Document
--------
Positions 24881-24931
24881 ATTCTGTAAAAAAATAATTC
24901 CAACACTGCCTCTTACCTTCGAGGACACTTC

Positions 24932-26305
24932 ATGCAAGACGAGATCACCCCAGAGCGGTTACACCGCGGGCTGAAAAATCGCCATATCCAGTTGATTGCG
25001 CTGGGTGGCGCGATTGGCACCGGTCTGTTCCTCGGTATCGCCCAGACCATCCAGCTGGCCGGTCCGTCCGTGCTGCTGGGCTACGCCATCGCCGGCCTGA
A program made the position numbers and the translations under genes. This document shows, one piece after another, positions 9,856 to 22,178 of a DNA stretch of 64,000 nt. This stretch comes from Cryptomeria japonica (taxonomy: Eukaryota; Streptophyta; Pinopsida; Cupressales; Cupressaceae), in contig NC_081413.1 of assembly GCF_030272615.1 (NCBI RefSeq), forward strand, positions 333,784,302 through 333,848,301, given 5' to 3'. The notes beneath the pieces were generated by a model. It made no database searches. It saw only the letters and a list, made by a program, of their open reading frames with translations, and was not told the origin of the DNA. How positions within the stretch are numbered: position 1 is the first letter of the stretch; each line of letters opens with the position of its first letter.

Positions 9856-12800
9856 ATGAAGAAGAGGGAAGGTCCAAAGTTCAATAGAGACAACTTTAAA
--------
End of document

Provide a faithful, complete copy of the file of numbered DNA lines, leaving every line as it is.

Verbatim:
Positions 24881-24931
24881 ATTCTGTAAAAAAATAATTC
24901 CAACACTGCCTCTTACCTTCGAGGACACTTC

Positions 24932-26305
24932 ATGCAAGACGAGATCACCCCAGAGCGGTTACACCGCGGGCTGAAAAATCGCCATATCCAGTTGATTGCG
25001 CTGGGTGGCGCGATTGGCACCGGTCTGTTCCTCGGTATCGCCCAGACCATCCAGCTGGCCGGTCCGTCCGTGCTGCTGGGCTACGCCATCGCCGGCCTGA
A program made the position numbers and the translations under genes. This document shows, one piece after another, positions 9,856 to 22,178 of a DNA stretch of 64,000 nt. This stretch comes from Cryptomeria japonica (taxonomy: Eukaryota; Streptophyta; Pinopsida; Cupressales; Cupressaceae), in contig NC_081413.1 of assembly GCF_030272615.1 (NCBI RefSeq), forward strand, positions 333,784,302 through 333,848,301, given 5' to 3'. The notes beneath the pieces were generated by a model. It made no database searches. It saw only the letters and a list, made by a program, of their open reading frames with translations, and was not told the origin of the DNA. How positions within the stretch are numbered: position 1 is the first letter of the stretch; each line of letters opens with the position of its first letter.

Positions 9856-12800
9856 ATGAAGAAGAGGGAAGGTCCAAAGTTCAATAGAGACAACTTTAAA